Michael Mauer, Head of Volkswagen Group Design, illustrates which opportunities the era of e-mobility and digital transformation offers for vehicle designers.
“When you look at the technical layout of a car today, then you have the engine somewhere, and that is already a pretty big block of metal. And with respect to e-vehicles, the entire matter of drive, electric engines and especially these batteries - that allows an architecture which is completely its own. Regarding the topic of handling and driving dynamics, the batteries have to go down into the floor, and in an ideal expansion stage it will only be the one floor, a flat floor with four wheels. The only thing still down there is the technology, and I can pretty much do what I want to on top of that”.
“As designers we naturally always talk about how one normally sees things. How one sees what a car is, or what a sporty car is”, continues Mauer. “That has resulted in certain formal archetypes being ‘burned into the brain’, so to speak. Based on the fact that we now have a lot more freedom, certain things will change to a greater degree than we have known up until now”.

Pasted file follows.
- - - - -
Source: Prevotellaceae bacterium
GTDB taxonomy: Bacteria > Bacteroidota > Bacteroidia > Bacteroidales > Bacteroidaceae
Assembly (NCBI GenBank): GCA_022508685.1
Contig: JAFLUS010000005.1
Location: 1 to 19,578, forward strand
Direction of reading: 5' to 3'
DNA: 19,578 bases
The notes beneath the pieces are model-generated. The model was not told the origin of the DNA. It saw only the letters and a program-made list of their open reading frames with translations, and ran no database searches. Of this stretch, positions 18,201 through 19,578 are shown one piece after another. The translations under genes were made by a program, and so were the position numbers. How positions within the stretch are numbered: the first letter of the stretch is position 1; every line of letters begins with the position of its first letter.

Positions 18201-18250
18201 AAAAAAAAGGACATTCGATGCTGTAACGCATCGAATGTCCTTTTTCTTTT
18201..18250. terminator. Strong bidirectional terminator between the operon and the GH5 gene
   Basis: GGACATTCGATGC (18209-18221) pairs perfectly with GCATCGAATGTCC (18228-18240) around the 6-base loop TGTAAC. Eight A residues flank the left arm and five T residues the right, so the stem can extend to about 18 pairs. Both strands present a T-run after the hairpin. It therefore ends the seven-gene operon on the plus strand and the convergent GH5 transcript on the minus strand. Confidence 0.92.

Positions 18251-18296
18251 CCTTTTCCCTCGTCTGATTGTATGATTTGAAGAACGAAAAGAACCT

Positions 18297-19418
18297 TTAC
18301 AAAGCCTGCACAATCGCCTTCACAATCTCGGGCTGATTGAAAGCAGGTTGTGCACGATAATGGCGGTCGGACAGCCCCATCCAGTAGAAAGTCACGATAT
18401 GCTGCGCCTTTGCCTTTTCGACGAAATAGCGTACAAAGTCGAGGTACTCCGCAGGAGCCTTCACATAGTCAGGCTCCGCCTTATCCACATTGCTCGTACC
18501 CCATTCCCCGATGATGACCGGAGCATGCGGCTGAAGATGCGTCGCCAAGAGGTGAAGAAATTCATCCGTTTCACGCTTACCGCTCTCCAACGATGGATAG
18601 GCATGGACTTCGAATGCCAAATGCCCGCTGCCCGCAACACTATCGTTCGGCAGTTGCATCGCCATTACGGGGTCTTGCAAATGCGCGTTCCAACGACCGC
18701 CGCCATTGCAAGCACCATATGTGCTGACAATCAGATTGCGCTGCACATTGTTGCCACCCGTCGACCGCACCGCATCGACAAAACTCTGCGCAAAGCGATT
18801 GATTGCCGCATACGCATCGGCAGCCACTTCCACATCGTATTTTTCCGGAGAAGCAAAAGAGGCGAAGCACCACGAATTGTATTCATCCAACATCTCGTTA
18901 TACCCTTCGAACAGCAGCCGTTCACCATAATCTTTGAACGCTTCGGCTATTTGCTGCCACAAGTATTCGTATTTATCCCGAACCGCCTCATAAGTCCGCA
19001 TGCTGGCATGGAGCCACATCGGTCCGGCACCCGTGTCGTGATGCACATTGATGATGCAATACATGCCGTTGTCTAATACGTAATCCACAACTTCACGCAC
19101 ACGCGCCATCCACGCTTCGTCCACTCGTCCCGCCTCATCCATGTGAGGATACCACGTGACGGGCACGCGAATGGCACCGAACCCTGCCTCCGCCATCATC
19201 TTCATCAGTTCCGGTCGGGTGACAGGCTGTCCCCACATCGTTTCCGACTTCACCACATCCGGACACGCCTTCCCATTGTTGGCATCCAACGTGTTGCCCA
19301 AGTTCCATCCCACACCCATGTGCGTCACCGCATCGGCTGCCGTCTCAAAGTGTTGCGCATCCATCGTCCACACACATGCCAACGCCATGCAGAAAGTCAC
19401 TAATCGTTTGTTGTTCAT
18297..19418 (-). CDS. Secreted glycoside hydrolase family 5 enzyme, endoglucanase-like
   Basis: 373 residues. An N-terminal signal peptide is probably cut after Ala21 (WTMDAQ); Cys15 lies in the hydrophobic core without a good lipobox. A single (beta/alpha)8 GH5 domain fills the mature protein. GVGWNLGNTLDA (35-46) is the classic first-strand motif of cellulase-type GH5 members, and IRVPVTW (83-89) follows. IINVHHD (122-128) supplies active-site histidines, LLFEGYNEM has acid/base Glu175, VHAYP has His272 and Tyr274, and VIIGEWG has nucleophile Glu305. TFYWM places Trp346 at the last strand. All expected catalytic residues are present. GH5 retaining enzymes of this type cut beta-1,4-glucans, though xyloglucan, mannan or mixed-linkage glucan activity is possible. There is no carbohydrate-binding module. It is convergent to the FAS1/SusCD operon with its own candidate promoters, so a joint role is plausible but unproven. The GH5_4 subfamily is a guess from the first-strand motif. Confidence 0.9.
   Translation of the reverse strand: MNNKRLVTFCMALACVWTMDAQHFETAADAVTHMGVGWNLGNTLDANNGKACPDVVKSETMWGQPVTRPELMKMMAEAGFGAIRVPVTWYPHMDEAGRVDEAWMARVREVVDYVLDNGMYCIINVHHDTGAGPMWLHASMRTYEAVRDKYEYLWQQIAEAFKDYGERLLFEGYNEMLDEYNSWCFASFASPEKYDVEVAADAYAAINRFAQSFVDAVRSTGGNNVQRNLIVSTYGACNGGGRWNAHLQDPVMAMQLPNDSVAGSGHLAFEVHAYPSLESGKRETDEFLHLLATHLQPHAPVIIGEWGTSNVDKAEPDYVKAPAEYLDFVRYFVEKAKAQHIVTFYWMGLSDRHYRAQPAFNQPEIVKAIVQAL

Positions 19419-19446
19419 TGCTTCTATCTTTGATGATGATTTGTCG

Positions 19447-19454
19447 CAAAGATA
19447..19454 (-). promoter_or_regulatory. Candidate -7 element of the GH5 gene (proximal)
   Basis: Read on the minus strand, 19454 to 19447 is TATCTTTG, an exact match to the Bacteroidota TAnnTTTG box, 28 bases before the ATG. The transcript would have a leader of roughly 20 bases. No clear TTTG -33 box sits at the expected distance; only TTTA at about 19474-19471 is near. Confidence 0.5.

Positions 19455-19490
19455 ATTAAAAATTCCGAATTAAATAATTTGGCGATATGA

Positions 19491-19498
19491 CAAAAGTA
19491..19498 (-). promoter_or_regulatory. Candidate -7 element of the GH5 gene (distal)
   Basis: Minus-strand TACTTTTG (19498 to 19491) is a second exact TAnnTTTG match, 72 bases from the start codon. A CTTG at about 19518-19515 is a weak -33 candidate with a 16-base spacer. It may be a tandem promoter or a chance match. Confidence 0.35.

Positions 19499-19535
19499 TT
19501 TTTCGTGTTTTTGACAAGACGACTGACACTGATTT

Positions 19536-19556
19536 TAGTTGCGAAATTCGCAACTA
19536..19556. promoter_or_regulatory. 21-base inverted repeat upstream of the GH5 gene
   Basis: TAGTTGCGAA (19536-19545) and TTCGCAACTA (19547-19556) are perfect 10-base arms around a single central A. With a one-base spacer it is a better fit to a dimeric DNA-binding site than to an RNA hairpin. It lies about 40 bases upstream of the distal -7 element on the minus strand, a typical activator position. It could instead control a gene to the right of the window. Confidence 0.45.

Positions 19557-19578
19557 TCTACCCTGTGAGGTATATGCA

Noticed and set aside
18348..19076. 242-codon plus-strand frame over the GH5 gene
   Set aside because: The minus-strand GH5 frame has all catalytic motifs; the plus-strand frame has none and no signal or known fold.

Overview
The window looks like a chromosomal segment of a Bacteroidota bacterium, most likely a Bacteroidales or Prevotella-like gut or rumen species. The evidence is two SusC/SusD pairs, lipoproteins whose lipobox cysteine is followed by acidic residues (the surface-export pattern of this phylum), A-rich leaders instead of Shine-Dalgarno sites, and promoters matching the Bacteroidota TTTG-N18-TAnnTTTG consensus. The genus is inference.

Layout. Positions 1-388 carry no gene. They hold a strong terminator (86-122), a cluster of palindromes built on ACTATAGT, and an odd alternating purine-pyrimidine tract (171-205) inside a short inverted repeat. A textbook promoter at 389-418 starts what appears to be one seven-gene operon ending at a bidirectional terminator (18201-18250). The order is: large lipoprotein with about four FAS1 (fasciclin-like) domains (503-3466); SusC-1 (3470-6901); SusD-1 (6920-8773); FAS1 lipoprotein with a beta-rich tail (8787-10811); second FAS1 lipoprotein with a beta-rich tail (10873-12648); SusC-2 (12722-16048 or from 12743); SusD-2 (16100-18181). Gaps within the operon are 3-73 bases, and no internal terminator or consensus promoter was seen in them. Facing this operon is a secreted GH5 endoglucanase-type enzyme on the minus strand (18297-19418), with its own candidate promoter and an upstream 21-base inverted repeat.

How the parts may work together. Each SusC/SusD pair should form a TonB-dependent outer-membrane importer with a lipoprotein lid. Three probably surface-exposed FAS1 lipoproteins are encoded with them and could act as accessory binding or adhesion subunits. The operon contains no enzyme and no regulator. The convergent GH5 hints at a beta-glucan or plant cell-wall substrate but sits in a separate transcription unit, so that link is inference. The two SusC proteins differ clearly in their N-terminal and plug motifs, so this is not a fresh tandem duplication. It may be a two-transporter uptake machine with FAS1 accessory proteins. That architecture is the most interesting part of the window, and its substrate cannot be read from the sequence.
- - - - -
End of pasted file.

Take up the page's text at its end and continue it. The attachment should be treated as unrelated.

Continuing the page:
“One example of this is the outer dimensions. How big the car is on the outside and how much room it offers inside”, explains Mauer. “The new Volkswagen I.D. has the overall outer dimensions of a Golf and the interior space of a Passat”.
“Then, of course, there’s also the matter of the controls becoming more and more intuitive. The topic of, say, gesture and voice control. There will be far fewer buttons and switches. What might appear to be skimpy at first is actually a reduction – there doesn’t need to be anything else. It will also take some time for people to get used to this”, concludes the Head of Volkswagen Group Design. “I really believe that, in the future, many customers will base their decision to buy a car on the possibilities the interior has to offer. The exterior, so to speak, is then what has to be ‘taken on as a by-product’. Nevertheless, as designers we will continue to pay attention to the exterior, but we will be able to design far more dynamically from the inside to the outside”.